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Zoning Board Hearing Continues For South Middlebush Road Temple


Owners of South Middlebush Road properties abutting the site of a proposed Hindu temple won some concessions from the developer, but that doesn’t mean they endorse the project, the Zoning Board of Adjustment was told on March 18.

Changes to the site plan for the proposed Dada Bhagwan Vignan Institute were presented at the fourth hearing on the application, which would place a roughly 21,000-square-foot temple on the 16-acre tract. The target land abuts Snyder’s Farm on one side and a single-family home on the other.

The owners of those properties are leading the opposition to the project, which has also been taken up by a grassroots residents’ group.

Concessions won by the property owners include moving the temple further away from the single-family home, erecting a fence around the temple property to prohibit people from wandering onto Snyder’s Farm, and, generally, creating buffers with berms and evergreen plantings to shield the temple from the sight of neighboring properties and cars driving along South Middlebush Road.

Most of the March 18 hearing was taken up by the applicant’s engineer, Mitchel Ardman, explaining the changes to the board, and taking questions about those changes from board members, attorneys representing objectors to the project, and the public.

The project needs several variances, including ones for setbacks and the number of parking spots provided.

Attorney Martina Baillie, representing Ray and John Snyder, asked Ardman why the temple couldn’t be moved to another part of the property to place it further away from the farm and the single-family house and obviate the need for some variances.

Moving the temple further away from the rear property line would bring it closer to the single-family home, Ardman said. He said the developer has agreed to keep a secondary parking lot at least 100 feet away from the home, and moving it would break that agreement.

“We’re really balancing the view shed from South Middlebush … this, we think, is a good site design, balancing all those aspects,” he said.

There’s also a vacant house on teh property, which the developer has said they want to retain. No use for that house has been proposed.

Baillie asked Ardman if any thought had been given to either demolishing that house or moving it to another location so the temple could be moved to a more central location.

“While moving buildings is possible, it’s easier said than done,” Ardman said. “We think this layout captures all the design elements of this property.”

Traffic on South Middlebush Road generated by the temple was on the minds of some who attended the meeting, but was not addressed due to time limitations.

A traffic report submitted by the developer asserts that the temple would not affect peak morning or evening traffic during the week because all events will be held on off-hours.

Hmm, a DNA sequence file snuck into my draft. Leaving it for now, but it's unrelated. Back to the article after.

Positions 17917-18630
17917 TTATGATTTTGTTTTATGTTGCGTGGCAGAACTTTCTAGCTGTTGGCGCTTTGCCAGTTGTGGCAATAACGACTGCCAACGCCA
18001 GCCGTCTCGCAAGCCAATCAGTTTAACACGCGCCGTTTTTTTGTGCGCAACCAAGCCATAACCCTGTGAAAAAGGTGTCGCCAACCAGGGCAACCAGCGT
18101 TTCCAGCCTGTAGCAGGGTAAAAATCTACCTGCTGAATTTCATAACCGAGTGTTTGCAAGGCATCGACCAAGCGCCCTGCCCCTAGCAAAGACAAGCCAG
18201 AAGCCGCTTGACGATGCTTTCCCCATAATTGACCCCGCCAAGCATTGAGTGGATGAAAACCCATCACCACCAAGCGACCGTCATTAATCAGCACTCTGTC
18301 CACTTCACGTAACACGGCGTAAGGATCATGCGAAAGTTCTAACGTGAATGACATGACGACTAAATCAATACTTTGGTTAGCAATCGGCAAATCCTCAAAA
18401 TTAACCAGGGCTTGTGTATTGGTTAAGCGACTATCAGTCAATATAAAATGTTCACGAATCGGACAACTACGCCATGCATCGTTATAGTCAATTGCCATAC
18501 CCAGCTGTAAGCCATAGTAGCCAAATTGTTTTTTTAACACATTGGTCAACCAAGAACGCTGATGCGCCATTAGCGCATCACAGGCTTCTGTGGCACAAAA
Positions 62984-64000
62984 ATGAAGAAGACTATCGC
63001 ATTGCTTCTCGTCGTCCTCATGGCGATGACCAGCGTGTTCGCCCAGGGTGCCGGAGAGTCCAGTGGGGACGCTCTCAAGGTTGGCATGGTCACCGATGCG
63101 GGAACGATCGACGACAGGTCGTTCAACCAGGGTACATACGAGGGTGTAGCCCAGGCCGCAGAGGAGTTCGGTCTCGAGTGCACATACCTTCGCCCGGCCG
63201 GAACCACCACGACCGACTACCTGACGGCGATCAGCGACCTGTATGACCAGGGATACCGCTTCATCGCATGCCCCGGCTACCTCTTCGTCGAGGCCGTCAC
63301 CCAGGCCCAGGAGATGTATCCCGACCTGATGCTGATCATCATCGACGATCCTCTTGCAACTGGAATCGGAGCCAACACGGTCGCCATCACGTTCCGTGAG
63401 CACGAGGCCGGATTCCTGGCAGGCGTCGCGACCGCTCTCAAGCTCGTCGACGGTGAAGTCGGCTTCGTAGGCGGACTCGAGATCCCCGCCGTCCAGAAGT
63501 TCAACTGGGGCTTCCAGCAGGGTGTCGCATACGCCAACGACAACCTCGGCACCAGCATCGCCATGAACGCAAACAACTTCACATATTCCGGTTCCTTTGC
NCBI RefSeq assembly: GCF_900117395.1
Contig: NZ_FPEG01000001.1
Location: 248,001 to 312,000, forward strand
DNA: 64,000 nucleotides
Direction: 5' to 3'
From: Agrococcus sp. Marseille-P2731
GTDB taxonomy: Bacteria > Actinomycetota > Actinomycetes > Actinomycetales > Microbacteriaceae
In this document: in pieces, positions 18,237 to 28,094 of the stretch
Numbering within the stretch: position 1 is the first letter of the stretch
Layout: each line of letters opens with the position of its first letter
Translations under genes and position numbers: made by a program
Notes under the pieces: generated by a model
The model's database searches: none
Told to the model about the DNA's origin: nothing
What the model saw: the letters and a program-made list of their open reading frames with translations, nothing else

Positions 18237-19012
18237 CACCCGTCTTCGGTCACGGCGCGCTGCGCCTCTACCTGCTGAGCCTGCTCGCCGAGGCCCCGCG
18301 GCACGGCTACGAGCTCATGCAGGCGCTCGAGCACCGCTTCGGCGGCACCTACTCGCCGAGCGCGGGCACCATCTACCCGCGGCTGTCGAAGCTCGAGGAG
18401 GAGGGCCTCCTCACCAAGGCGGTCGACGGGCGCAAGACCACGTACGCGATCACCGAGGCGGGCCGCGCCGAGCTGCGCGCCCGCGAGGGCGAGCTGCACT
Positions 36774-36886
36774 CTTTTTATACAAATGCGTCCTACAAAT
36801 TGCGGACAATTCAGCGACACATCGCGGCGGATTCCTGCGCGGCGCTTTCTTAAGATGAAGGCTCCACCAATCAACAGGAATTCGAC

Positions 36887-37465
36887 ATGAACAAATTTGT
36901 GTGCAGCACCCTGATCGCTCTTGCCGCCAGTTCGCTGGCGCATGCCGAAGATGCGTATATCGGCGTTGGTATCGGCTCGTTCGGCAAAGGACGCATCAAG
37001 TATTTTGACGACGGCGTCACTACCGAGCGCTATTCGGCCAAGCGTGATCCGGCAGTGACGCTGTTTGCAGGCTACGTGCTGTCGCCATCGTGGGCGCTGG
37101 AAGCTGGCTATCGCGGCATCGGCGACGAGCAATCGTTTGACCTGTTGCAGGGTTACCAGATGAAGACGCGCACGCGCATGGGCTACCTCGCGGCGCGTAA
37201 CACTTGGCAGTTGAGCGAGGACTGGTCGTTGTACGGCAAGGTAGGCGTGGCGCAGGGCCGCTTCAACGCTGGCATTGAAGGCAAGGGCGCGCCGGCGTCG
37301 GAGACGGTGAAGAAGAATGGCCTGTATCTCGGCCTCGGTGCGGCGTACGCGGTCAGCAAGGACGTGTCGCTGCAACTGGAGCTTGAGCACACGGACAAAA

Between 150 and 175 people may visit the temple between 6-10 p.m. on Fridays, according to the traffic study, authored by Dolan and Dean of Somerville.

On three Saturdays a month there will be between 75 to 100 attendees between 11 a.m. and 8 p.m., the study said.

One Saturday a month there will be 125 to 140 attendees between 9 a.m. and 9 p.m., according to the study.

And one Sunday a month there will be between 50 to 75 attendees between 10 a.m. and 2 p.m., according to the study.

Those cars will probably not be arriving at one time, but would come and go during the course of those days, according to the study. Because of that, traffic generated by the temple would not denigrate traffic flow along South Middlebush Road, the study said.

One of the variances sought by the developer is for the number of parking spots provided. The site plan calls for 157 spaces, when 457 spaces are required by township ordinance to serve the nearly 7,000-square-foot worship area.

In his report to the Board, Mark Healey, the township’s principal planner, noted that the traffic estimates suggest that fewer than 100 parking spots would be needed, based on projected attendance.

“However, the site plan indicates an occupancy level of 458 people which would need 153 spaces (again following the intent of the ordinance to have 1 space for every three attendees),” Healey wrote. “This leads to two main questions: Which occupancy levels provided by the applicant are accurate?”

“If there is a reason for the discrepancy in the figures the applicant needs to explain,” Healey wrote. “If the largest anticipated gathering would be 250 people why is the worship area being designed to accommodate nearly twice that number (458)?”

The attendance picture painted in the traffic study is different than the one envisioned by members of the temple’s governing board during the July 4, 2015 groundbreaking held at the proposed temple’s site.

The event was attended by township officials and several hundred people from around the country and the world.

At the event, Shirish Patel, a member of the organization’s governing board, said that the temple will be “a very hustling and bustling center.”

Patel said that about 300 people will attend events there several times a week. He said the group will also hold morning and evening prayers, as well as “big events.”

The Dada Bhagwan Vignan Institute is based in India and has chapters throughout the United States. The group wants to build a “trimandir” temple on the site, which places on equal footing the gods revered by those who follow the three major religions in India: Jainism, Shaivism, and Vaishnavism.

The next Zoning Board hearing on the application is set for April 15.

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